Subtle sabotages every author does at least once
Pull up your latest manuscript and get ready to do some searching. Chances are good you have some phrases in there that are stabbing your story in the back.
And the sad thing is, they look so innocent. Then again, so do termites, and just look at the damage they can do:
“I don’t know why, but X.” This little freeloader, and its baby brother, “I can’t explain it, but I just x,” is a favorite go-to when authors have painted either their character or themselves into a corner. It’s code for, “well, I don’t know what just happened here, but I’ll use feelings to excuse reason and get back on track.” Frankly, it’s lazy. If you don’t know where to take the story, take some time to visit with your characters off the page. Learn more about what makes them tick, how they think, what they want, and put those traits in action to solve this moment. “I don’t know why” is a cry for help that your story hasn’t supported this conclusion, action, decision, emotion the character is about to dive into.
If it’s your hero or heroine being blind or willfully stubborn at this juncture, don’t let them off the hook with the “I don’t know why” excuse. Keep their feet to the fire and make the own the moment and solve the conflict.
The good news? Many times this phrase is a mere writing crutch. The character proceeds to explain why in the next sentence.
“I think” crutch. Human beings, and often women in particular, want to avoid the hard edges. So we soften our opinions and hedge in an effort to avoid confrontation. That may work in a social setting where you need consensus or when you are pondering new viewpoints, but too much of time it only renders your hero and heroine as wishy-washy. Throw in a little tough love and kick away this phrase they’re leaning on:
“I think we should get out of here and head over to my hotel room.” v “Let’s get out of here and head over to my hotel room.”
The second version is someone I don’t doubt wants to go check out the sheets and pillows as opposed to kinda sorta maybe being talked into it. It’s OK for your characters to own their decisions, whether it’s a salad order or their dreams—unless hesitation is part of their personality or interpersonal conflict. Then, by all means, salt some “I thinks” into your dialog!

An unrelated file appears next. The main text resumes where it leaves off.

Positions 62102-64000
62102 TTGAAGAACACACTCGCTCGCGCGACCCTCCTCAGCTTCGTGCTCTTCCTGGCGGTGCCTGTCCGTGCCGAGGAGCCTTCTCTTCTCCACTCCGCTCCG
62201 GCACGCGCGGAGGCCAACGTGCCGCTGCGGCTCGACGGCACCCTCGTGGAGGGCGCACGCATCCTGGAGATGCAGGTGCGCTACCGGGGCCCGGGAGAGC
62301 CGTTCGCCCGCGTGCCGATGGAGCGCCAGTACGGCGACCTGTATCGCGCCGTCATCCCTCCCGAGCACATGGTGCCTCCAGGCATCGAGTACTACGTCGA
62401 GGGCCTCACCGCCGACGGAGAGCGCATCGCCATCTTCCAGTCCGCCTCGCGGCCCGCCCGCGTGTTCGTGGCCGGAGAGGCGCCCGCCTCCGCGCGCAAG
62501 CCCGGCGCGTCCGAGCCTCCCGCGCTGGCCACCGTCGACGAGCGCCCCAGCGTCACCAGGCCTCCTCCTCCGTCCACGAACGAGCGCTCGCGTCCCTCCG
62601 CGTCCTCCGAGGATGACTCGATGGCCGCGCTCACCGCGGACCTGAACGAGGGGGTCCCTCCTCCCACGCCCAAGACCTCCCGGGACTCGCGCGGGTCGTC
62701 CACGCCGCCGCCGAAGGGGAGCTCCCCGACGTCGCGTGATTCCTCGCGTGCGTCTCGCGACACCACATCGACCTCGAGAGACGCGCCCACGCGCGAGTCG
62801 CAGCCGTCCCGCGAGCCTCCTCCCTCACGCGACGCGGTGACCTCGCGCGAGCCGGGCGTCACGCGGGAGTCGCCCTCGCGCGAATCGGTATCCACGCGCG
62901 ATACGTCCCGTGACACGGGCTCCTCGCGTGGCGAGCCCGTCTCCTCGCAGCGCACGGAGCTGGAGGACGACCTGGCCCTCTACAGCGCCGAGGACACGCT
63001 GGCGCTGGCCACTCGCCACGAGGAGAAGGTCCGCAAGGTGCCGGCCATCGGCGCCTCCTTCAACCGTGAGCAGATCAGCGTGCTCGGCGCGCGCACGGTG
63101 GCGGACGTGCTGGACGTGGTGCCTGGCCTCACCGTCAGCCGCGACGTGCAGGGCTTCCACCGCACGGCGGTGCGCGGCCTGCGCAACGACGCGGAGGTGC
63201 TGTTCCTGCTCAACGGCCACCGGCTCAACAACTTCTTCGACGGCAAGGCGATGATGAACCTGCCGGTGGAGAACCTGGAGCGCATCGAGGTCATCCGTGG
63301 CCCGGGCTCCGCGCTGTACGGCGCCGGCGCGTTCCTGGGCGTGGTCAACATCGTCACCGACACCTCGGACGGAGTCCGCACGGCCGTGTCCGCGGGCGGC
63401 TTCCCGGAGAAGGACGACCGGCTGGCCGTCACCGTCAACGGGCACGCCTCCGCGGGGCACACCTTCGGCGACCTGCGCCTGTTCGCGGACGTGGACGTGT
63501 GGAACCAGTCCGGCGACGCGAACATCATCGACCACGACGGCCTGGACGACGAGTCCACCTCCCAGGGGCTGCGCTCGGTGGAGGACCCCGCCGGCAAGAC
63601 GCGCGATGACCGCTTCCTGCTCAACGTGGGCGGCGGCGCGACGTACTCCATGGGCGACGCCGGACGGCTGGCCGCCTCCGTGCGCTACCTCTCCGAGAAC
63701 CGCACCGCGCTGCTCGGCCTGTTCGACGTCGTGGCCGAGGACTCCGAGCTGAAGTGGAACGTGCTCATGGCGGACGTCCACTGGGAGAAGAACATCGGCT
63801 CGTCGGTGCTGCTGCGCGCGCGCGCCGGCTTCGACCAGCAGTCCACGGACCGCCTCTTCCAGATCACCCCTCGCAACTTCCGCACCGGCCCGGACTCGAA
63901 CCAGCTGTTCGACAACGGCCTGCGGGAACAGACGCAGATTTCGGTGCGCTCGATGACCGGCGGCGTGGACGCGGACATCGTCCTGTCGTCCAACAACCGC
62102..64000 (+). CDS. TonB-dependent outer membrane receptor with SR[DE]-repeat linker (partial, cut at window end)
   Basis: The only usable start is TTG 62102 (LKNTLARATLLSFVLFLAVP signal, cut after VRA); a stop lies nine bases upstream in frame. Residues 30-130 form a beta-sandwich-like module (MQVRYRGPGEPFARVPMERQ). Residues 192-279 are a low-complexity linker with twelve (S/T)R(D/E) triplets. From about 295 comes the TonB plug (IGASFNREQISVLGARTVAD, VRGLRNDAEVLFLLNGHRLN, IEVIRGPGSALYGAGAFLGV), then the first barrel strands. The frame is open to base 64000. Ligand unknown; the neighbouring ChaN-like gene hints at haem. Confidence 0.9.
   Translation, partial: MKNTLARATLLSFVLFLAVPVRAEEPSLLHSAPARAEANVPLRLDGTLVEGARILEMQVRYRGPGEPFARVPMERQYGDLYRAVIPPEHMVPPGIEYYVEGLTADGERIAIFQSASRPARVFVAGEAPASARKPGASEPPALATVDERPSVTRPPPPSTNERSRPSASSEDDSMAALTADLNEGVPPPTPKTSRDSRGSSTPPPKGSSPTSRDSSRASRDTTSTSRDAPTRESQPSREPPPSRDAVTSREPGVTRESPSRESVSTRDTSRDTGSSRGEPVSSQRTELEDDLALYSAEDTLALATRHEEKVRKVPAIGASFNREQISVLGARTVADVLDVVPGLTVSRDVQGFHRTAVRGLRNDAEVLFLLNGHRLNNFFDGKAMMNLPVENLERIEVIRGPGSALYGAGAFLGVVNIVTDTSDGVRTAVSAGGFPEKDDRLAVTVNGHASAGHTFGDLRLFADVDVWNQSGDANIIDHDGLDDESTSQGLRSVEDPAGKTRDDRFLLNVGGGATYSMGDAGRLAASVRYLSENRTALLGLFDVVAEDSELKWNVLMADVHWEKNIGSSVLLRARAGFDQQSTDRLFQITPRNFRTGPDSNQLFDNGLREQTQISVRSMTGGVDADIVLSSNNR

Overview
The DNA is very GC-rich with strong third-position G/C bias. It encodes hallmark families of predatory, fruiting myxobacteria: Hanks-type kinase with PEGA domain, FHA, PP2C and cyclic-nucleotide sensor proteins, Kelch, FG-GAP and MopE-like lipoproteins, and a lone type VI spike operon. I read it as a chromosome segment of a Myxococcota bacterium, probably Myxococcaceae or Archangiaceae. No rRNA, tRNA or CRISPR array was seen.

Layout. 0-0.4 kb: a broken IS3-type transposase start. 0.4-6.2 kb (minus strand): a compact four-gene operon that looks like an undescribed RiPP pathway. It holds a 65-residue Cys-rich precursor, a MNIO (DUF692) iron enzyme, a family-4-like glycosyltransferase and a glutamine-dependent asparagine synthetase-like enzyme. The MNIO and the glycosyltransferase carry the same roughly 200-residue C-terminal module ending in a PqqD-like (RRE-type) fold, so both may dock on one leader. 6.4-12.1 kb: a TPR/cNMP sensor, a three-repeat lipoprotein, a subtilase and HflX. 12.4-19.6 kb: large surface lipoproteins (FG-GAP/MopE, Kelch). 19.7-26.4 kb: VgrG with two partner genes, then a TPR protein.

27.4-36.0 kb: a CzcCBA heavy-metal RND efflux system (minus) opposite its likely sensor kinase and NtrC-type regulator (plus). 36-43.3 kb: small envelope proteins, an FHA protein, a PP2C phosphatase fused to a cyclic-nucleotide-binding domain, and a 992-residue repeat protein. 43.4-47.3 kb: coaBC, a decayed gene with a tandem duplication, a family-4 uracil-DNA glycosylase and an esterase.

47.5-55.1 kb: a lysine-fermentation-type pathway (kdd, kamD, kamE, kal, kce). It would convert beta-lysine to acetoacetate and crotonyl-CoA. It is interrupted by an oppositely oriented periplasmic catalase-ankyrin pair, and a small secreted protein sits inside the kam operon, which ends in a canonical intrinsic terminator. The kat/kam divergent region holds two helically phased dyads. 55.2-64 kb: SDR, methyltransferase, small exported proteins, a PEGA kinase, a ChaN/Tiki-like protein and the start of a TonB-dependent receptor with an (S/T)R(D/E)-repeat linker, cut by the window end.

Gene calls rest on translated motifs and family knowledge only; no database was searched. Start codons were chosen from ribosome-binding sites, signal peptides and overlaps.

“As if” misuse. Ah, this one sucker punches a lot of authors. It signals that the character is comparing the current situation to a fantasy, something surreal, impossible, unbelievable. But too many folks fill in a solid, realistic situation. For instance:
“Give me the code or I’ll kill your puppy,” she said. He looked around the room, as if seeking an escape.
Well, yah, I’d bet my paycheck that’s what he’s doing. I certainly would in that situation. This is more what the reader expects:
“Give me the code or I’ll kill your puppy,” she said. He looked around the room, as if Ace Ventura would come bursting through the window or from behind the bar or maybe right through the bathroom wall, dangling Goldie by his scruff.
Notice how the “as if” phrase forces you out of a telling mode and into showing the emotions and reactions.
Other times, “as if” hides your sin of playing psychic and inserts the very thought or reaction or decision the POV character needs. You end up with She scrunched her nose as if she, too, thought Aunt Dottie was way out of line, a whining bully who would benefit from a good-old fashioned smackdown. (All that from a nose scrunch? Points for understanding the fantasy aspect at least.)
Readers know a sneaky head hopping workaround when they encounter one, so kill these little bugs before your book is published.